Document Type



Master of Arts



First Adviser

Gordon, Scott P.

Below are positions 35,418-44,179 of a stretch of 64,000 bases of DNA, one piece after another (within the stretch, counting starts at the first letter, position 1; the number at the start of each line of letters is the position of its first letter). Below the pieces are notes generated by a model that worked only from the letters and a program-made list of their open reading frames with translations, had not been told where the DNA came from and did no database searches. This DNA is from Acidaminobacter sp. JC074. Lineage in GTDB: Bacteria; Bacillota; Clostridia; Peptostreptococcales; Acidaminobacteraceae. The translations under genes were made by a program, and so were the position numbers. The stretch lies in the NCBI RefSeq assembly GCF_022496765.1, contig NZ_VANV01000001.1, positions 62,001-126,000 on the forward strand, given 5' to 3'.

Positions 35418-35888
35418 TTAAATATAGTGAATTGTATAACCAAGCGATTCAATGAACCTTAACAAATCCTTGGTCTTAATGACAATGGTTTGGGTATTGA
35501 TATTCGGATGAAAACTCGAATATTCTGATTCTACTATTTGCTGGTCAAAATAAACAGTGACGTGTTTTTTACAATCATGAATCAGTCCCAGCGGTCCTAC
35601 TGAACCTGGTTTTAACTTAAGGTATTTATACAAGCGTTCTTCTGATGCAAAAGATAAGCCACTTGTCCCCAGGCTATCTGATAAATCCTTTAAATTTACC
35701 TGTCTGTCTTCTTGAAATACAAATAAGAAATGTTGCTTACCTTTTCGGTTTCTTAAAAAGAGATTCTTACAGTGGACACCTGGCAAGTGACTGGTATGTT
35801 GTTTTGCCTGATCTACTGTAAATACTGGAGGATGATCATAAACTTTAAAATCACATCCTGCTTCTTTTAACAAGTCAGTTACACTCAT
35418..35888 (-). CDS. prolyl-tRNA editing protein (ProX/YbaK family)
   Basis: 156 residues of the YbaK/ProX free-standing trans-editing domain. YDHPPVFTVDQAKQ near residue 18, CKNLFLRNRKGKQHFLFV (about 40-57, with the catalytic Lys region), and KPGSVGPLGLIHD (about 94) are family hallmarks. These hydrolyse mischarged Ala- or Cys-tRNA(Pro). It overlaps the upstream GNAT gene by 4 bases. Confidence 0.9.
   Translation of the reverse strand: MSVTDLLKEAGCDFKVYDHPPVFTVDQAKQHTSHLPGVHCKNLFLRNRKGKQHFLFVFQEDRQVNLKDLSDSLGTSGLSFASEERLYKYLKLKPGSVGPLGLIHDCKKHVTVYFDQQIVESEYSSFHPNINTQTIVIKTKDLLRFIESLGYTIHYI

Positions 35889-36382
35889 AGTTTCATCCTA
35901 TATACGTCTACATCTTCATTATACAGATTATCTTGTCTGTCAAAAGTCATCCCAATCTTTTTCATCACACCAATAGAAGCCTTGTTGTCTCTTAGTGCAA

Contemporary theoretical criticism of John Cleland's Memoirs' of a Woman of Pleasure has undergone a shift, centering on reconsidering whether Memoirs' sexual politics is ultimately liberatory or oppressive. In light of this formulation, this paper deploys Judith Butler's theories of gender performativity and precarity to conceptualize how, while the surface politics of the body in Memoirs liberates libidinal energies that grant both the protagonist, Fanny, and the reader access to pleasure, it also participates in regulating and territorializing ambiguous bodies and erotic desire in the interest of an eighteenth-century English heteronormative ethics of pleasure. Charting the trajectory of Fanny as prostitute through the course of the text, I identify an emergent pattern: As Fanny ascends the prostitution hierarchy, she moves closer to the realization of a domestic fantasy. Along the way, she cultivates an alliance of fallen women that mitigates their collective state of precarity, and internalizes a discourse of taste, which allows her to eventually conform to established norms of embodiment that qualify her as a subject of recognition. She thus extinguishes her state of precarity and allows access to the benefits of patriarchy.